characterized by directness in manner or speech; without subtlety or evasion
The author is having fun punning on his own name, although here, the "he" refers to the fictional character Zeb. L. Frank Baum also wrote in the opening letter to his readers: "It seems the jolly old fellow made hosts of friends in the first Oz book, in spite of the fact that he frankly acknowledged himself 'a humbug.'" This pun is more meaningful, because in many ways, the author is like the Wizard.
He laughed at that, and his laugh was merry and frank.
But by and by, as she stared ahead into the black chasm with a beating heart, she began to dimly see the form of the horse Jim--his head up in the air, his ears erect and his long legs sprawling in every direction as he tumbled through space.
The man's mood is expressed in two synonyms here and another synonym in a later sentence (see the beginning of the next example sentence). "Calm," "serene," and "tranquil" all mean the same thing. The author emphasizes this man's mood in order to set the reader up for the contrasting mood of Dorothy when she sees the man walk off the edge of the roof, yet keep on walking in the air.
He was not a very large man, but was well formed and had a beautiful face--calm and serene as the face of a fine portrait.
There was no expression of either fear or surprise upon his tranquil face, yet he must have been both astonished and afraid; for after his eyes had rested upon the ungainly form of the horse for a moment he walked rapidly to the furthest edge of the roof, his head turned back over his shoulder to gaze at the strange animal.
Jim, the former cab-horse, is not hanging his head in desperation here. Rather, he is hanging his head because he is embarrassed and sad that Dorothy has noticed that he is "dreadfully skinny." But his response shows that he is trying to defend himself by explaining why he is so skinny.
"Oh, well; I'm old," said the horse, hanging his head despondently, "and I've had lots of trouble in my day, little one. For a good many years I drew a public cab in Chicago, and that's enough to make anyone skinny."
"Nothing is more dangerous than being without food," declared the horse, with a sniff at the rebuke of his young master; "and just at present no one can tell whether there are any oats in this queer country or not.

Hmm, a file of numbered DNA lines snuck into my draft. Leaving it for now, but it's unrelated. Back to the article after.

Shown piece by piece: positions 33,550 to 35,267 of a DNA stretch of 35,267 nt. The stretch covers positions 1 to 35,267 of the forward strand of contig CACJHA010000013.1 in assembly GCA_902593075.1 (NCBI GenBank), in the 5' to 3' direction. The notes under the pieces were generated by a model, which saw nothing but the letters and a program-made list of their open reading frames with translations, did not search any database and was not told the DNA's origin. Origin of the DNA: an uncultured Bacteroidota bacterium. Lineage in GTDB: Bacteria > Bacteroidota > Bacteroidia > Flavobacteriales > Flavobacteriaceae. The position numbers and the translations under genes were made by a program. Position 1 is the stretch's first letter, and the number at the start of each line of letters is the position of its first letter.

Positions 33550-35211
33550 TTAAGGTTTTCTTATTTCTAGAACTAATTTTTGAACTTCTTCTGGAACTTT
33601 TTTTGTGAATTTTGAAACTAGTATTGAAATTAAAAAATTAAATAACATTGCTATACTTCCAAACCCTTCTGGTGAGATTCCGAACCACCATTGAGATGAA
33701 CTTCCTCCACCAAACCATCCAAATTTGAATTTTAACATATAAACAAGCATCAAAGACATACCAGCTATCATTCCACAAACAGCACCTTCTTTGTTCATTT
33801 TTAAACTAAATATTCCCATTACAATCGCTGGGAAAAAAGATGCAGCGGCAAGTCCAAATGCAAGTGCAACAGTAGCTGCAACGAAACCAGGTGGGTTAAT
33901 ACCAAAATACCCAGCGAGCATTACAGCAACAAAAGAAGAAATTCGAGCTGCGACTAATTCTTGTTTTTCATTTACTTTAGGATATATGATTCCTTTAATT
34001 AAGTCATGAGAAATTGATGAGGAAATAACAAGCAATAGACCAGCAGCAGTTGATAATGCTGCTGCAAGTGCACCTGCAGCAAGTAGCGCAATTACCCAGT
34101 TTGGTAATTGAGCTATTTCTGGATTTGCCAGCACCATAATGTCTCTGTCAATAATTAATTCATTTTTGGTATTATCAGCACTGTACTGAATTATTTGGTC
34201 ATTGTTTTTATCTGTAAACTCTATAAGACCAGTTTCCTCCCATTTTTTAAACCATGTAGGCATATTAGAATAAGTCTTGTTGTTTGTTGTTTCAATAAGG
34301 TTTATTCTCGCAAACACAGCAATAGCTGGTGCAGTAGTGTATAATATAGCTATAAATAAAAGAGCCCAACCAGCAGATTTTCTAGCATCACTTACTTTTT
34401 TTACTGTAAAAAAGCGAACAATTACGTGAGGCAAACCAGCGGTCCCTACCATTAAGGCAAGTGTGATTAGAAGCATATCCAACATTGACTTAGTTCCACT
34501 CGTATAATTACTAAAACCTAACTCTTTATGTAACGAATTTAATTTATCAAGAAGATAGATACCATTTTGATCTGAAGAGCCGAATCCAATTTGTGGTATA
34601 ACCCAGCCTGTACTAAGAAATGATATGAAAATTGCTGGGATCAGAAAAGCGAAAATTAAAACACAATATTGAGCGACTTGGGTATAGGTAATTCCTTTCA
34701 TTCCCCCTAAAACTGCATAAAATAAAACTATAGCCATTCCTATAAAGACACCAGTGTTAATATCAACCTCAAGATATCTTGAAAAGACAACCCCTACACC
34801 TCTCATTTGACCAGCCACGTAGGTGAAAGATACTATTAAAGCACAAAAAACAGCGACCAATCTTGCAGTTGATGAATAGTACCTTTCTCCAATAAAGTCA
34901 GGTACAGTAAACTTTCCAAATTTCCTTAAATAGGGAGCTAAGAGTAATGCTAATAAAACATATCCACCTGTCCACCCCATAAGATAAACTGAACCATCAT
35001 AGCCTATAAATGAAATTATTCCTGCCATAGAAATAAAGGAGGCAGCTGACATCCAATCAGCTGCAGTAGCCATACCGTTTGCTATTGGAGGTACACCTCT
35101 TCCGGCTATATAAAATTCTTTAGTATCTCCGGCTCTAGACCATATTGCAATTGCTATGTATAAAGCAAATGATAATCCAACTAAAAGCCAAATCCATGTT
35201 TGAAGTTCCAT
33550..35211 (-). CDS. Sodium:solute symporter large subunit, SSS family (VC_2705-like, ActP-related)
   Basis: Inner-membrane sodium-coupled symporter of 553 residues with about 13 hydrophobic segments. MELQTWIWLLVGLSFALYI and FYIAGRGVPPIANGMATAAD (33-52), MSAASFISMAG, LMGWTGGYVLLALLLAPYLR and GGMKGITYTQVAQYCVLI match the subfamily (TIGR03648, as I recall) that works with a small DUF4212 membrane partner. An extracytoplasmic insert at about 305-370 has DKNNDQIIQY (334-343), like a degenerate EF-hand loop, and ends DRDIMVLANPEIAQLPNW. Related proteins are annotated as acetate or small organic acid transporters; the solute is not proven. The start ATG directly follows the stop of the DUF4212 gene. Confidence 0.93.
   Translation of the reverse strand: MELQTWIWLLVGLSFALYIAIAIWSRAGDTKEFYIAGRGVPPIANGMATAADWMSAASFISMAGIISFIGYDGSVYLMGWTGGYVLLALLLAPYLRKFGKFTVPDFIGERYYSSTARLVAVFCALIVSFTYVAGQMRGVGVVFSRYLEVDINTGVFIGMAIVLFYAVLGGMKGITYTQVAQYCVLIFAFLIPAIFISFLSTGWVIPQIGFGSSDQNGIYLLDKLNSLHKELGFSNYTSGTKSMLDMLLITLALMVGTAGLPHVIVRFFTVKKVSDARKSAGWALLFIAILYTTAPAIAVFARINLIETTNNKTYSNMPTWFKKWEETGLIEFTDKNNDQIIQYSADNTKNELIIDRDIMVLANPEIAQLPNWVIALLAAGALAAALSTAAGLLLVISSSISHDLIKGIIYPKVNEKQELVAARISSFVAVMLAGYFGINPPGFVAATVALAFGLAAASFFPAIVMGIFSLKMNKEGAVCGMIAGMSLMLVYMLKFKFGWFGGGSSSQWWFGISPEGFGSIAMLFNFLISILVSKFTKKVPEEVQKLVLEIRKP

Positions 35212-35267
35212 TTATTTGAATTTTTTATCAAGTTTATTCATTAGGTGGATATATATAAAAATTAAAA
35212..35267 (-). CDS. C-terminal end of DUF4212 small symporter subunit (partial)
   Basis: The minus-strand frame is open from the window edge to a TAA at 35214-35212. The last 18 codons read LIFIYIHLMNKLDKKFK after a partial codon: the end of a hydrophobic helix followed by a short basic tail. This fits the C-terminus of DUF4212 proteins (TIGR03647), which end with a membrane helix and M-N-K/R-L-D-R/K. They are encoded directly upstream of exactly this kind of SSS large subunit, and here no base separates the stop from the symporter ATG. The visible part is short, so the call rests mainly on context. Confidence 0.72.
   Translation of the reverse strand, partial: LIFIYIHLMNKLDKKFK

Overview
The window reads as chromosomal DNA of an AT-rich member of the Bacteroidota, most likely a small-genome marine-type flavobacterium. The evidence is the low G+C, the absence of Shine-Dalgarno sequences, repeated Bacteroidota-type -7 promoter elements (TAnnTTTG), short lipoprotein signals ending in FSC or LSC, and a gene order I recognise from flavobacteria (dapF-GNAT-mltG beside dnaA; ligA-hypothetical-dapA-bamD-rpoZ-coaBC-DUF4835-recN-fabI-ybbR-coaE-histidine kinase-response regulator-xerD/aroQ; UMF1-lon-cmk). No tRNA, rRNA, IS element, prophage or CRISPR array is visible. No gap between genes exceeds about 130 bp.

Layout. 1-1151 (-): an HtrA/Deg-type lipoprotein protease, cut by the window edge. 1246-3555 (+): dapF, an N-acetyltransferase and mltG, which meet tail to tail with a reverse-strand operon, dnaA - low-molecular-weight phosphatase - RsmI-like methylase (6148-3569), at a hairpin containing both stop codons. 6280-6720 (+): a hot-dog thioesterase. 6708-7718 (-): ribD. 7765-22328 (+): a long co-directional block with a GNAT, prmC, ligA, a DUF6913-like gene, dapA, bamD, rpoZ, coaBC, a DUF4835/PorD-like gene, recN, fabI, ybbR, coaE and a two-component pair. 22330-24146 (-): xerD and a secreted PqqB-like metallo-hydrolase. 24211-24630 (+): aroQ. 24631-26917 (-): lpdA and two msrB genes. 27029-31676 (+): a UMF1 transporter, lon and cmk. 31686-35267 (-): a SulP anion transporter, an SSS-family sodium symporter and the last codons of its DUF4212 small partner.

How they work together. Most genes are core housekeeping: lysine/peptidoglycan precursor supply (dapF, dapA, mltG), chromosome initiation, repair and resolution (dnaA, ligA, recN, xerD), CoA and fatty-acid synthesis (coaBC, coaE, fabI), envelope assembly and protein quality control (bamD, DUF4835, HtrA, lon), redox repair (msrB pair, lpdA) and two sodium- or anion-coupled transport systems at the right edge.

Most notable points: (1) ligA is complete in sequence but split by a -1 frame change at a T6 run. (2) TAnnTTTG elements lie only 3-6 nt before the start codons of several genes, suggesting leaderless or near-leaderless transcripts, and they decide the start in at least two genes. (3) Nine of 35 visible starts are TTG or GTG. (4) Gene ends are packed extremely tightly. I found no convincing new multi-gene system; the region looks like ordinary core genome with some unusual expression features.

The word "alight" could've been deliberately chosen to emphasize the lightness that Jim does not actually have (he has a "great weight" of about half a ton), but somehow, the magic of falling inside the earth helps him to alight softly. This pun is not as obvious as a later one when Jim is described shouting something in a "hoarse voice."
His great weight made him fall faster than the children walked, and he passed them on the way down; but when he came to the glass pavement he alighted upon it so softly that he was not even jarred.
several things grouped together or considered as a whole
"Aggregation" and "menagerie" have similar meanings, except that an aggregation can be a collection of general things for any purpose (in this case, the Wizard is referring to the three rings and the menagerie of the circus), while a menagerie is a collection of animals for display or study.
"I belong to Bailum & Barney's Great Consolidated Shows--three rings in one tent and a menagerie on the side. It's a fine aggregation, I assure you."
marked by balance or equilibrium and readiness for action
On the central stalk stood poised the figure of a girl so exquisitely formed and colored and so lovely in the expression of her delicate features that Dorothy thought she had never seen so sweet and adorable a creature in all her life.
As the new arrivals gazed upon this exquisite scene they were enraptured by its beauties and the fragrance that permeated the soft air, which they breathed so gratefully after the confined atmosphere of the tunnel.